The importance of continuous use
When it comes to heritage buildings of great historic value, it cannot be underestimated how essential it is that the structure remains in continuous use. Without human habitation, a building ceases to ‘live’; it becomes a museum piece, frozen in time — or, worse, left to rack and ruin through simple neglect.
This is one of the greatest things about Europe in general: people there may seem blasé about their ancient built heritage, but this is perhaps because they live in it, occupy it, breathe life into it on a daily basis. Heritage is not taken for granted, far from it; it is more that it is as accepted a part of everyday life as breathing.
In Asia, the concept of heritage conservation is something quite new and alien, so we run the terrible risk of turning our beautiful old buildings into some sort of twisted capitalistic parody of themselves — rather like Heritage 1881 over in Tsimshatsui, sorry to say.
The English, on the other hand, have learned to adapt remarkably well (for the most part). A great example is Rockingham Castle, which has been continuously occupied for nearly 1,000 years. That number alone boggles the mind.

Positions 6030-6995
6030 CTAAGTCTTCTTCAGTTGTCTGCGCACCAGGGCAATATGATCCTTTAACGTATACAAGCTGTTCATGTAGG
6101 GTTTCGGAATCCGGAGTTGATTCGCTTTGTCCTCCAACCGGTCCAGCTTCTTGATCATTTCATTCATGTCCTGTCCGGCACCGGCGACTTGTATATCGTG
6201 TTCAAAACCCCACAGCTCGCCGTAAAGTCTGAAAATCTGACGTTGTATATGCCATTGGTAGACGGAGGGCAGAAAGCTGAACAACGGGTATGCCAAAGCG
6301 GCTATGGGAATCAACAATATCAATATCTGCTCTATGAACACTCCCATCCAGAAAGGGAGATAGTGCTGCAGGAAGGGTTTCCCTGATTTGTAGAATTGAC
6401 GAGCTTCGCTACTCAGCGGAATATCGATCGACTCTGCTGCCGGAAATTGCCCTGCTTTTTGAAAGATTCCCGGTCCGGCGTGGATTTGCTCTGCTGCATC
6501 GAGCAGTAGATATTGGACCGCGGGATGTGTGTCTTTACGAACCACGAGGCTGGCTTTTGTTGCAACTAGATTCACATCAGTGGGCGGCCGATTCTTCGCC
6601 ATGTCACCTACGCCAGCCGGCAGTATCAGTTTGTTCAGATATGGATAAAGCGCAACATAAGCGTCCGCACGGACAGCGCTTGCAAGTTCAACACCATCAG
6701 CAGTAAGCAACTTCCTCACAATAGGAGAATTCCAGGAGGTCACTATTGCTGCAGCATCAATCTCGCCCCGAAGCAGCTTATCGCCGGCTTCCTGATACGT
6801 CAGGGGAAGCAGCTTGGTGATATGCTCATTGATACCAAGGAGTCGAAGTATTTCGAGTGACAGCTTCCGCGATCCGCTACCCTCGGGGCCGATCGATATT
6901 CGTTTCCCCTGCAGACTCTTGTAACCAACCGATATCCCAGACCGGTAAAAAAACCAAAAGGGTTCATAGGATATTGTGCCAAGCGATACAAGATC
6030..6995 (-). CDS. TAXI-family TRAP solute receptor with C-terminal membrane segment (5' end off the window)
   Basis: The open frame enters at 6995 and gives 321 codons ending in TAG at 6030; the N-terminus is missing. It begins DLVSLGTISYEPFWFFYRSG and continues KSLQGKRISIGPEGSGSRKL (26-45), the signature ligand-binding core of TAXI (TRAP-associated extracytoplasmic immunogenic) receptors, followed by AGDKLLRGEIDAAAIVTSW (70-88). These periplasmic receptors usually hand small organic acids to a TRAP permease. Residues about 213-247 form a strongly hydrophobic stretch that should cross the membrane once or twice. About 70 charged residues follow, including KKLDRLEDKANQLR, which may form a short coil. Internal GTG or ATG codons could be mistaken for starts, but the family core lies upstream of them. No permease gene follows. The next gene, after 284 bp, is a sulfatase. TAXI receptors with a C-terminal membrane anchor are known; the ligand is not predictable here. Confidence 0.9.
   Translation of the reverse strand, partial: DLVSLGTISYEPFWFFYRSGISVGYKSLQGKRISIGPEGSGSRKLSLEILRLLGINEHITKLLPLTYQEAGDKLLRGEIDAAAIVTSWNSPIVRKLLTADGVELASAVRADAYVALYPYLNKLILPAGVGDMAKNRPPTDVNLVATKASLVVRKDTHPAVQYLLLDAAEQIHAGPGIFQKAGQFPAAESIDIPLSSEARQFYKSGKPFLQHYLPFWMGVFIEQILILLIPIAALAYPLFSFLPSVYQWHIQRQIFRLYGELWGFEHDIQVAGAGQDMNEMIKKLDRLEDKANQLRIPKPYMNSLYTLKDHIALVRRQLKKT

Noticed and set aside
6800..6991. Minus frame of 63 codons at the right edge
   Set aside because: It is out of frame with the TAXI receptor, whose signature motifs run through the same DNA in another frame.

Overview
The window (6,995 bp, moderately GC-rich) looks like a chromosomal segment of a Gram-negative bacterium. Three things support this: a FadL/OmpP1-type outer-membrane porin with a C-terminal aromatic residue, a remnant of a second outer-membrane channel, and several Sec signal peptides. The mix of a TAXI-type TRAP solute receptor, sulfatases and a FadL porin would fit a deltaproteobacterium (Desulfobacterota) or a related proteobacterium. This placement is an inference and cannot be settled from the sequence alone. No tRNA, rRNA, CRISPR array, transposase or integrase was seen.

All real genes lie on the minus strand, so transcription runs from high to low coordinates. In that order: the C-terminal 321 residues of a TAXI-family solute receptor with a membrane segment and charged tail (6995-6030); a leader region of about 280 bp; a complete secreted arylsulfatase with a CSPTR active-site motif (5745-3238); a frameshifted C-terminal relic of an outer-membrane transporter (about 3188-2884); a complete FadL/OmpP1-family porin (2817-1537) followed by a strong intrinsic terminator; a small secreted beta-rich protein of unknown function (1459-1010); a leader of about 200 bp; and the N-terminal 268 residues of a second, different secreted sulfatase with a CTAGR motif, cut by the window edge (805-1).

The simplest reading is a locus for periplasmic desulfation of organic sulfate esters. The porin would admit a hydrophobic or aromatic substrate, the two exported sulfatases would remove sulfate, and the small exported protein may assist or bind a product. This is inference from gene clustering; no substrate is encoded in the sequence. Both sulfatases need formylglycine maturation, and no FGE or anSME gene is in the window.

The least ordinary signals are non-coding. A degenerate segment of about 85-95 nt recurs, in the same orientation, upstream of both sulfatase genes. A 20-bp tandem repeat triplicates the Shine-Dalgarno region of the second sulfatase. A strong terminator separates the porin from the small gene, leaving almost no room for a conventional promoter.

Built on the instruction of William the Conqueror, Rockingham Castle has been the home of the Watson family for 450 years. Prior to their ownership, the castle was held by the Crown. It is now home to James and Elizabeth Saunders-Watson and their children, and opened up for limited times each year for the public to visit. The architecture has examples from every period of its 950-year history. Surrounding the castle are some 18 acres of gardens largely following the footprint of the medieval castle.
Having been expanded and ‘improved’ over the centuries, it doesn’t conform to our romantic, fairy tale notions of what a castle should look like. Yes, there are great stone walls, turrets and towers, but for the most part, it just looks like a manor house. What makes it special are the grounds: beautiful farmlands, grassy lawns, a bizarre giant topiary known as the ‘Elephant Hedge’ — and my favourite eccentricity of all, a small tree (or is it a bush?) cultivated and persuaded over time to form a living canopy over a small side door.
Disappointingly, indoor photography is forbidden at Rockingham Castle, so the only place you can see the interiors will be via this link: http://www.rockinghamcastle.com